CS 173

Spring 2021

Spring 2021

We're now going to do the running-time analysis for a less-obvious algorithm, desiged by Anatolii Karatsuba in the 1960's (though some of the supporting math goes back even earlier). This is to give you a flavor of the examples that you'll encounter in later theory courses. It will also give us a well-motivated example of dividing a problem into k subproblems, where the size of the subproblems isn't n/k.

When you want to multiply reasonably-sized integers on a computer, you just feed them to the computer's ALU and the result appears by magic. But what if you need to multiply very large integers, e.g. for a cryptographic application? Then we need an explicit software algorithm to multiply them. This kind of algorithm is also used to design the multiplication algorithms built into the ALU.

For this sort of algorithm, the "size" of a number is the number of digits needed to represent it.

Suppose that we have two positive integers x and y. Each number is a sequence of digits. Suppose that we're working in base 10 and each number has 2m digits. We can divide them in half this way:

\(x = x_1 10^m + x_0\)

\(y = y_1 10^m + y_0\)

The first half of x, \(x_1\) contains the first m digits. The second half \(x_0\) contains the other m digits.

Inside a computer, integers are represented in binary (base-2). In that case, we use 2 in place of 10, like this:

\(x = x_1 2^m + x_0\)

\(y = y_1 2^m + y_0\)

Suppose that we multiply these polynomials in the obvious way: \(xy = (x_1 2^m + x_0)(y_1 2^m + y_0)\). Then we would get the equation:

\(xy = (x_1y_1)2^{2m} + (x_0y_1 + x_1y_0)2^m + (x_0y_0)\)

I can rewrite this more clearly like this:

\(xy = A2^{2m} + B2^m + C\)

where

\(A = x_1y_1\)

\(B = x_0y_1 + x_1y_0\)

\(C = x_0y_0\)

Adding two numbers requires time linear in number of digits. Just add them the way you did in grade school, moving from right to left with a carry value.

Less obviously, the multiplications by \(2^{2m}\) and \(2^m\) can also be done in linear time. Consider how you multiply by 10 or 10,000 in base-10: you add zeroes at the end. We're doing the same thing in base-2. So we push the bits sideways and fill in the space with zeroes. Since these "shifts" are much faster than normal multiplication, we're not going to count them in our total of multiplications.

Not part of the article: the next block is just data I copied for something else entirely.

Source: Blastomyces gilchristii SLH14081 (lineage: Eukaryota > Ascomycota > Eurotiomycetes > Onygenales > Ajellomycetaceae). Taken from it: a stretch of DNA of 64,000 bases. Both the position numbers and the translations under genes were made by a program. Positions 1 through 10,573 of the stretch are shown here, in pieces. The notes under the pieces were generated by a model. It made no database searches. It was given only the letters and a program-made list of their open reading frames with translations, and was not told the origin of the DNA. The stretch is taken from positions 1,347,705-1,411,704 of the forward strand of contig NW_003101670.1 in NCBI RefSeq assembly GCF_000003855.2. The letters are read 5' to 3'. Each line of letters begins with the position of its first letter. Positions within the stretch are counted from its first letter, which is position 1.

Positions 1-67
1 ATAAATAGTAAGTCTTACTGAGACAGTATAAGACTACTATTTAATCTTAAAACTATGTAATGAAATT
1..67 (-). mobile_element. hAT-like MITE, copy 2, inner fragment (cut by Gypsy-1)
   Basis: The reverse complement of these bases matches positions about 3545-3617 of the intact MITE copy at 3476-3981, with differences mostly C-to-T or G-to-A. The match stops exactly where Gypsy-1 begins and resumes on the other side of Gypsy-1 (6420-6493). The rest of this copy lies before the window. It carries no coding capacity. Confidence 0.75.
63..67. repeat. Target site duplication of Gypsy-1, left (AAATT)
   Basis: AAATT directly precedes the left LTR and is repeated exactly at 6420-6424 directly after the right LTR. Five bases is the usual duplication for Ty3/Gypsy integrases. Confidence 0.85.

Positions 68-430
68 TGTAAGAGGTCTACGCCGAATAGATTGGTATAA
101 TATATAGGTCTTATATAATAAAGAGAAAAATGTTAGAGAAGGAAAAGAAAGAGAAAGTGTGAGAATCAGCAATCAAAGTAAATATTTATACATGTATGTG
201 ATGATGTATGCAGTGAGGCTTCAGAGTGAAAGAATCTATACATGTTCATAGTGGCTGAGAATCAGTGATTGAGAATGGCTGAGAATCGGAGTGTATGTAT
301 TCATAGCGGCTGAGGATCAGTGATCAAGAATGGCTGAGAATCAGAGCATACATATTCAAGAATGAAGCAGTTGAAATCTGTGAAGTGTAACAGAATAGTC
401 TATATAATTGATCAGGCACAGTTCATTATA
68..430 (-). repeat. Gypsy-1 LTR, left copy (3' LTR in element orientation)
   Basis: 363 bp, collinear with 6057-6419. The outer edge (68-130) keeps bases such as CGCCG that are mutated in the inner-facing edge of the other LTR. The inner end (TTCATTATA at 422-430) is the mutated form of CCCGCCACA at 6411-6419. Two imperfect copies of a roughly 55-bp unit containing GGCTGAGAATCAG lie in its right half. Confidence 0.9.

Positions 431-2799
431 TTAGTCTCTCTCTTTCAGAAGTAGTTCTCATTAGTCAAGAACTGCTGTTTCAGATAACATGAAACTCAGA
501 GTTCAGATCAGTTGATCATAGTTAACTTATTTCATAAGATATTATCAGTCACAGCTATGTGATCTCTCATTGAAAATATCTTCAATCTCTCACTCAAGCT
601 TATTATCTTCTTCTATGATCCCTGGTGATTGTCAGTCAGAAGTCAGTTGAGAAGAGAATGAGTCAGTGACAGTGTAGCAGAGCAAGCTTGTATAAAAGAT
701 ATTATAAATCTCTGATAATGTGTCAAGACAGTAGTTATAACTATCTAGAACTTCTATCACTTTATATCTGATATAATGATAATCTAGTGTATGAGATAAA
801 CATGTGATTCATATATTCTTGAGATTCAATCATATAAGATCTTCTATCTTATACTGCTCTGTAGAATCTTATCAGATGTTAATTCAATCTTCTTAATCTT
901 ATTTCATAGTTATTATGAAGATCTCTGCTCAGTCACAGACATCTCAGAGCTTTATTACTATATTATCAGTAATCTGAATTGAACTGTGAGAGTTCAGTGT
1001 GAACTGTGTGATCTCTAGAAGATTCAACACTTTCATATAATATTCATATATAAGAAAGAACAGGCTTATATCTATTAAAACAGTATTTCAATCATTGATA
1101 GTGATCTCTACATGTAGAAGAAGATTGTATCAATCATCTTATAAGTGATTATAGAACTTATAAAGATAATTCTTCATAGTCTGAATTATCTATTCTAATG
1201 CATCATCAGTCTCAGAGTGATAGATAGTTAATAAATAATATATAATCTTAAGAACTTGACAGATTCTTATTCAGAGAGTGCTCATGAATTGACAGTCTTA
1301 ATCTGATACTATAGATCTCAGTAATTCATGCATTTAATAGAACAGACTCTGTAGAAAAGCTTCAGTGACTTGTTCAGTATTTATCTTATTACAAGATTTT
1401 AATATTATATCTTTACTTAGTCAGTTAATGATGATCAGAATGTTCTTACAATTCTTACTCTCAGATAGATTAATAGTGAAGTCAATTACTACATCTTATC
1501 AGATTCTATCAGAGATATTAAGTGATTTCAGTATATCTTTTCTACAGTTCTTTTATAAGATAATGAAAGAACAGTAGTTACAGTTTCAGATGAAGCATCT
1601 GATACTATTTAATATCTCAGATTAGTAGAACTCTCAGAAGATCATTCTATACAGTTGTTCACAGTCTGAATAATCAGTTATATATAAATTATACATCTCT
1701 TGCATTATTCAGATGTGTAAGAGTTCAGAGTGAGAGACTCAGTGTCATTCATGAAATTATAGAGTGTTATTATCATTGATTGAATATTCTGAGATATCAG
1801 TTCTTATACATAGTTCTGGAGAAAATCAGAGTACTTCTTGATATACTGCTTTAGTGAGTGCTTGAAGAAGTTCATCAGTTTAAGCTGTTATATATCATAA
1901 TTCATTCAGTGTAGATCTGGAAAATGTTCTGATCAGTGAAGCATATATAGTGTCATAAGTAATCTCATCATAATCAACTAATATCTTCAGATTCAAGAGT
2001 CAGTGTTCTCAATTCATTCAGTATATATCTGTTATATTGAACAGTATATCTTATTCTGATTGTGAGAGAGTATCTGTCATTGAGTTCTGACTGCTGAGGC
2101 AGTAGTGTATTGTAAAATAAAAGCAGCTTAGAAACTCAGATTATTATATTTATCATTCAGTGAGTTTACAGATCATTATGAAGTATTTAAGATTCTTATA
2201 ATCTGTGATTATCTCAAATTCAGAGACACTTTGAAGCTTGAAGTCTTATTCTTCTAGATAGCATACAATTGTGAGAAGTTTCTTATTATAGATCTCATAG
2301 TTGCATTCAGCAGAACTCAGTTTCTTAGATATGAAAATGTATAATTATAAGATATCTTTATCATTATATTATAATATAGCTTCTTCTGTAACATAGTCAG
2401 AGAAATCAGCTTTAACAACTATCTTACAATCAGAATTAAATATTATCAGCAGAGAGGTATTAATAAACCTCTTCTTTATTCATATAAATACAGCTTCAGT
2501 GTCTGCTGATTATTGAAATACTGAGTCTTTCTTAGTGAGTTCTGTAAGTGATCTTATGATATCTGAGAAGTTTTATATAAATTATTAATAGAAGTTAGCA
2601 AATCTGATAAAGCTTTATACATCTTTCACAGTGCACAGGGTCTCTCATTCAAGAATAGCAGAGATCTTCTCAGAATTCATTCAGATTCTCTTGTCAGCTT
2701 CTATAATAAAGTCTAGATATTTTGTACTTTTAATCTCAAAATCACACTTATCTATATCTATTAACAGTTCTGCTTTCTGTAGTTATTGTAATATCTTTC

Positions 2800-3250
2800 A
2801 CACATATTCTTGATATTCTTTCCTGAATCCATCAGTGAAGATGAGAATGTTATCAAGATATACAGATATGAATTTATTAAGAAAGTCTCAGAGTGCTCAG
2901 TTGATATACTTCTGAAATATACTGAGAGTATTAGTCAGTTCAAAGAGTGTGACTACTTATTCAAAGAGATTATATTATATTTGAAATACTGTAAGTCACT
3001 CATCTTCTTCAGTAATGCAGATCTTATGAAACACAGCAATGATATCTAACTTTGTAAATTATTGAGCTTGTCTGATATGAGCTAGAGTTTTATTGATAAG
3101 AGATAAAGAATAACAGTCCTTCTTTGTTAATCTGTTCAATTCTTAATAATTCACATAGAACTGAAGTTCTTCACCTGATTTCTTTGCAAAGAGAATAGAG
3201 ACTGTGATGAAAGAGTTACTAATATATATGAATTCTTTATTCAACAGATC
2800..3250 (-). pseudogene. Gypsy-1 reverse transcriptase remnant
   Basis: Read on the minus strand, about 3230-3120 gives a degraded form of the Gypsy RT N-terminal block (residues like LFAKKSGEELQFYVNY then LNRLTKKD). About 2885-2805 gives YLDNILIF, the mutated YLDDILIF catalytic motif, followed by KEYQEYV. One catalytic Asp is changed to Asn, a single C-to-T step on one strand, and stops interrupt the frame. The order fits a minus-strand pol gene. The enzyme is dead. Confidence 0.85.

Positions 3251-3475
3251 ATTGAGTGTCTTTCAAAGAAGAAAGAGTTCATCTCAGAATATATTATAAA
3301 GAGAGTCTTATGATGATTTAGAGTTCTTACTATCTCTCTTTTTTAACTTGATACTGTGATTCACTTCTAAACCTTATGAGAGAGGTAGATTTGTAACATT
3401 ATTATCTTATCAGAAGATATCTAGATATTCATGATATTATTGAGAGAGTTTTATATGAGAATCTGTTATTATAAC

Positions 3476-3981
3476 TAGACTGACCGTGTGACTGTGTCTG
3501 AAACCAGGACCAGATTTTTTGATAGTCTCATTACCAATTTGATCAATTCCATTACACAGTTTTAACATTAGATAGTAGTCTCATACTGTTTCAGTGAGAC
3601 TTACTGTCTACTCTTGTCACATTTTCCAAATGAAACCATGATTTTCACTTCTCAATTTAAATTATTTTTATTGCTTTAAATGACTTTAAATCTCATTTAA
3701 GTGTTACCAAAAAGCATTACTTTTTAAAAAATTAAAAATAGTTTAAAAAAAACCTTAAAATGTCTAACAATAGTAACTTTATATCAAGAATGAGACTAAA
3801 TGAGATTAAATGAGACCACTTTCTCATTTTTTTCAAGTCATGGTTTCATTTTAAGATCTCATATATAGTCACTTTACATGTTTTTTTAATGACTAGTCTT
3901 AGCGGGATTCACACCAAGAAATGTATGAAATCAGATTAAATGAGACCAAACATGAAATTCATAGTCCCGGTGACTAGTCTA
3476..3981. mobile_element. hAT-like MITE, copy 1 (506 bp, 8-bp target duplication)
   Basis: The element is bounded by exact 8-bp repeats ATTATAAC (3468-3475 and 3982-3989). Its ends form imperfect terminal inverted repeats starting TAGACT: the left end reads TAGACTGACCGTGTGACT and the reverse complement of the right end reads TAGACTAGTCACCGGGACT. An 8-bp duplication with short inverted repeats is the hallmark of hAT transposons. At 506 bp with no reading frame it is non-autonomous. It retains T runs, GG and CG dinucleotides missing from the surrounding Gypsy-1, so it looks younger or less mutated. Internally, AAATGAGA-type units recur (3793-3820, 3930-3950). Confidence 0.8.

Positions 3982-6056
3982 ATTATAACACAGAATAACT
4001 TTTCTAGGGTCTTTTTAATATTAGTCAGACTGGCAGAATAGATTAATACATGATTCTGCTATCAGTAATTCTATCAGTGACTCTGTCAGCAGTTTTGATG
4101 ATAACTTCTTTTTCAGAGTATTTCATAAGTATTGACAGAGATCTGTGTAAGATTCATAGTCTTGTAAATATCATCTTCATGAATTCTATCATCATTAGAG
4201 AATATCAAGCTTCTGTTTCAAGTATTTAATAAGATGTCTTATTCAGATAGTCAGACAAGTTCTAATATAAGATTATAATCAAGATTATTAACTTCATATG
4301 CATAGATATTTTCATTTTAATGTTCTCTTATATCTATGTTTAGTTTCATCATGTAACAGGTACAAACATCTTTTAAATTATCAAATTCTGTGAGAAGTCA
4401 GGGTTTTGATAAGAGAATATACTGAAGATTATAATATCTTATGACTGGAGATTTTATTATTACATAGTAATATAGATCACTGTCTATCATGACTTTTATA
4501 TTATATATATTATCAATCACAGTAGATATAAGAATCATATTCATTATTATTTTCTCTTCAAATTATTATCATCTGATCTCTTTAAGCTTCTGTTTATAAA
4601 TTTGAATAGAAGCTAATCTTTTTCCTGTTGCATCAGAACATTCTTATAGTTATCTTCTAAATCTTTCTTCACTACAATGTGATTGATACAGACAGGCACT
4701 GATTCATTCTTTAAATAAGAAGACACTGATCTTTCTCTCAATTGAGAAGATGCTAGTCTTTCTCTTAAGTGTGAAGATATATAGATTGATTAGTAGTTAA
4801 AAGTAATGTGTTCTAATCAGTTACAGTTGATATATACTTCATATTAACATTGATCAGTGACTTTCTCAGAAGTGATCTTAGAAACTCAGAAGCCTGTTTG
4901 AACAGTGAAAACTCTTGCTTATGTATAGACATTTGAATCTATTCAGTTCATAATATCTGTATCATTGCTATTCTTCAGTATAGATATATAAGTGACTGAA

So everything in this method is linear except for the recursive calls to do the multiplication. We need four multiplications to compute A, B, and C. And each of the numbers \(x_0\), \(x_1\), \(y_0\), \(y_1\) is half the size (in digits) of x or y. So our running time formula is

\(T(1) = c\)

\(T(n) = 4T(n/2) + O(n)\)

The base case \(T(1) = c\) assumes that we only know how to directly multiply very very small numbers. This is to keep the rest of our analysis simple. In a real implementation, you'd probably switch over to specially designed base-case code somewhat earlier. For a software implementation of big-integer multiplication, the base case size would be the largest that the ALU can handle.

If you build a recursion tree, you'll find that the closed form for T(n) is \(O(n^2)\). This isn't a bad running time. But a multiplication function will be called a LOT. So it's worth optimizing it as much as possible.